Is there a mathematical function that converts two numbers into one so that the two numbers can always be extracted again?

  • $\begingroup$ Could you clarify for me ? Thanks. $\endgroup$ Jan 18, 2014 at 10:05
  • $\begingroup$ Are you asking for an injective $f:X\times X\rightarrow X$? You are talking about 'numbers'. Is $X=\mathbb R$? $\endgroup$
    – drhab
    Jan 18, 2014 at 10:07
  • $\begingroup$ I am talking about numbers. $\endgroup$ Jan 18, 2014 at 10:08
  • $\begingroup$ 1. What is numbers is not clear. 2. You might be referring to a bijective (or weaker : injective) binary operation. Is that what you want? $\endgroup$ Jan 18, 2014 at 10:16
  • 3
    $\begingroup$ For two real numbers, consider the function $f(x,y) = x+yi$. $\endgroup$
    – peterwhy
    Jan 18, 2014 at 10:17

3 Answers 3


Consider the map $$(x, y)\to 2^x3^y$$ For example, $$(\color{blue}{7}, \color{green}{3})\mapsto 2^\color{blue}{7}3^\color{green}{3} = 128\cdot27 = 3456.$$

To extract the original two numbers, divide 3456 by 2 and count how many times you can do this before you are left with an odd number: $$3456 \to 1728\to 864\to 432\to 216\to108\to 54\to 27$$ That's $\color{blue}{7}$ times. Then divide 27 by 3 until you are left with 1: $$27\to9\to3\to 1$$ That's $\color{green}{3}$ times, so the original numbers were $\color{blue}{7}$ and $\color{green}{3}$.

Unlike the other answer in this thread, this works for any whole numbers, of unlimited size. But the process for extracting the original two numbers by this method is slow.


Computer programmers have to deal with this kind of problem all the time. Usually the problems they deal with are even more complicated: "take 3 lists of numbers of arbitrary length, and a description of a finite mapping from numbers to numbers, and 3 extra numbers, and turn them into a single number". The process of doing this is called serialization. Unsurprisingly, many different solutions are used, depending on the exact engineering details of the problem being solved.

For concreteness, we will suppose that numbers are always written in base-10 notation. (In the computer, they are most often stored and sent in a base-256 notation, but the principle is the same.)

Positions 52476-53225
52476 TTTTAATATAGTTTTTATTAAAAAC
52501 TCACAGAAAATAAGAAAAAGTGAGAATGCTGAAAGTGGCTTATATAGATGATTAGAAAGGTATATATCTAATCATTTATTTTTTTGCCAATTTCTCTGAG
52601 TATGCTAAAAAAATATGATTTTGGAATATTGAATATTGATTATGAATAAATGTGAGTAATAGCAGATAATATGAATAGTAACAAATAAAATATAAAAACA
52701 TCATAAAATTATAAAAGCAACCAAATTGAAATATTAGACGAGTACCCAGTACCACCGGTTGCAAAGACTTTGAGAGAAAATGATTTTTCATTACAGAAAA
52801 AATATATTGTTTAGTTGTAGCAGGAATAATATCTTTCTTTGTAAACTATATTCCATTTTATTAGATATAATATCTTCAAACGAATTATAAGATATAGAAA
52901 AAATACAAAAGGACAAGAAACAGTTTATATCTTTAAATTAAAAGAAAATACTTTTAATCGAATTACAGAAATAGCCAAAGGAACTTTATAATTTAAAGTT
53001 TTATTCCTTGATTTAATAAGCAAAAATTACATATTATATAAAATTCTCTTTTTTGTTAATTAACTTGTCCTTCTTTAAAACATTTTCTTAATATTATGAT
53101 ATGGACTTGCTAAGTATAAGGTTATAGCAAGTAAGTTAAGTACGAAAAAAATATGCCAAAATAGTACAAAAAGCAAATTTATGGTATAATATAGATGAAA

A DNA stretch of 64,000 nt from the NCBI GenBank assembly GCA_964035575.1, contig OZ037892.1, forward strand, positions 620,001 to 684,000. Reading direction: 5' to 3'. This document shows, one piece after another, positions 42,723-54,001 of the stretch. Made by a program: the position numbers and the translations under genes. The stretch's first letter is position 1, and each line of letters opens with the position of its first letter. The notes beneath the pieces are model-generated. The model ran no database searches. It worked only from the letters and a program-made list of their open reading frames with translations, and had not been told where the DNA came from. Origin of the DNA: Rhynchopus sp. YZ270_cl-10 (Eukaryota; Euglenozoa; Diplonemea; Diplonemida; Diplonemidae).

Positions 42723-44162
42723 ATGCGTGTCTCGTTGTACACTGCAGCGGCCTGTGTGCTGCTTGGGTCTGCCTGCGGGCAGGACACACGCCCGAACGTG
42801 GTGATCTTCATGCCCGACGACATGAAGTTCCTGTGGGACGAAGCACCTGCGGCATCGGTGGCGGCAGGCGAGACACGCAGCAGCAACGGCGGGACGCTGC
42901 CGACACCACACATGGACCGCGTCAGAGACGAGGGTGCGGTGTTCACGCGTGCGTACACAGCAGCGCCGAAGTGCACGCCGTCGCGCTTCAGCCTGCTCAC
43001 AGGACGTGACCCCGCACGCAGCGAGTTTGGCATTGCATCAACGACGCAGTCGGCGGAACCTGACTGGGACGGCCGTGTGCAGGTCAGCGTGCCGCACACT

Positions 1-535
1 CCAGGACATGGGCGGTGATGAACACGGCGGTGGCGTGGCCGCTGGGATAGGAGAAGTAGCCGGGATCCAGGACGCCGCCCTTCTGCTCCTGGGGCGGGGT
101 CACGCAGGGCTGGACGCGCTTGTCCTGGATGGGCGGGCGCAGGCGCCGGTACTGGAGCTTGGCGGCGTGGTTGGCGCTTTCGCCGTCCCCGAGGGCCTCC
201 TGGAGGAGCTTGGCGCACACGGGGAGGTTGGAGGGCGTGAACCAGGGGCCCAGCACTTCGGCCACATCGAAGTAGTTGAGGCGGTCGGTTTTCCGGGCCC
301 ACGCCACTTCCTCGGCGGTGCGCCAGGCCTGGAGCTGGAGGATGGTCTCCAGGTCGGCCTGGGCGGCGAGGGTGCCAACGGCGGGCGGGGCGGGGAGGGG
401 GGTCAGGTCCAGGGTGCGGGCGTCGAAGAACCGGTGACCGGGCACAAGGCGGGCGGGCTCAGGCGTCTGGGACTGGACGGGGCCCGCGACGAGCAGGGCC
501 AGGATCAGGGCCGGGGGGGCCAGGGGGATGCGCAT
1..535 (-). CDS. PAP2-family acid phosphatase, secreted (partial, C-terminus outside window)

First suppose we have two numbers, 1111 and 2222. We want to send them together. But if we send 11112222, the receiver won't know if this is $(1111,2222)$, as we intended, or $(11,112222)$ or $(1111222, 2)$ or even $(11,112,222)$.

There are three basic techniques we can use to fix this problem:

  1. Restrict the size of the numbers. If we guarantee that all our numbers will be less than 1,000,000, say, then we can guarantee that every number we send is exactly six digits long, and send 001111002222. This unambiguously represents $(1111, 2222)$. It can't be $(111, 12222)$, because that would be sent as 000111012222. This is essentially the solution of Leox elsewhere in this thread. It is very commonly used when we can place an upper bound on the size of the numbers we want to send.

  2. Sometimes we need to send unbounded numbers. We need a way to show where a number ends. We can do this by attaching a "terminator" to the end (or beginning) of each number. (A separator between each two numbers is exactly the same, except that the final terminator is omitted.)

    For example, to send $(1111, 2222)$ we actually send the number 1111.2222..

    But wait. 1111.2222. isn't a number! But it could be: we could understand it as a base-eleven number, where the . is the eleventh digit.

    Or alternatively, we could convert 1111 and 2222 to base 9 numerals, which never include the digit 9, and then use the digit 9 as a terminator. 1111 in base 9 is written 1464, and 2222 is written 3038, so we can send $(1111,2222)$ as 1464930389. The recipient gets the base-9 digits, splits them up at the 9's into 1464 and 3038, and then sees that hose represent the numbers 1111 and 2222. (In computer applications, converting a series of base-9 digits to a number is neither more nor less difficult than converting a series of base-10 digits.)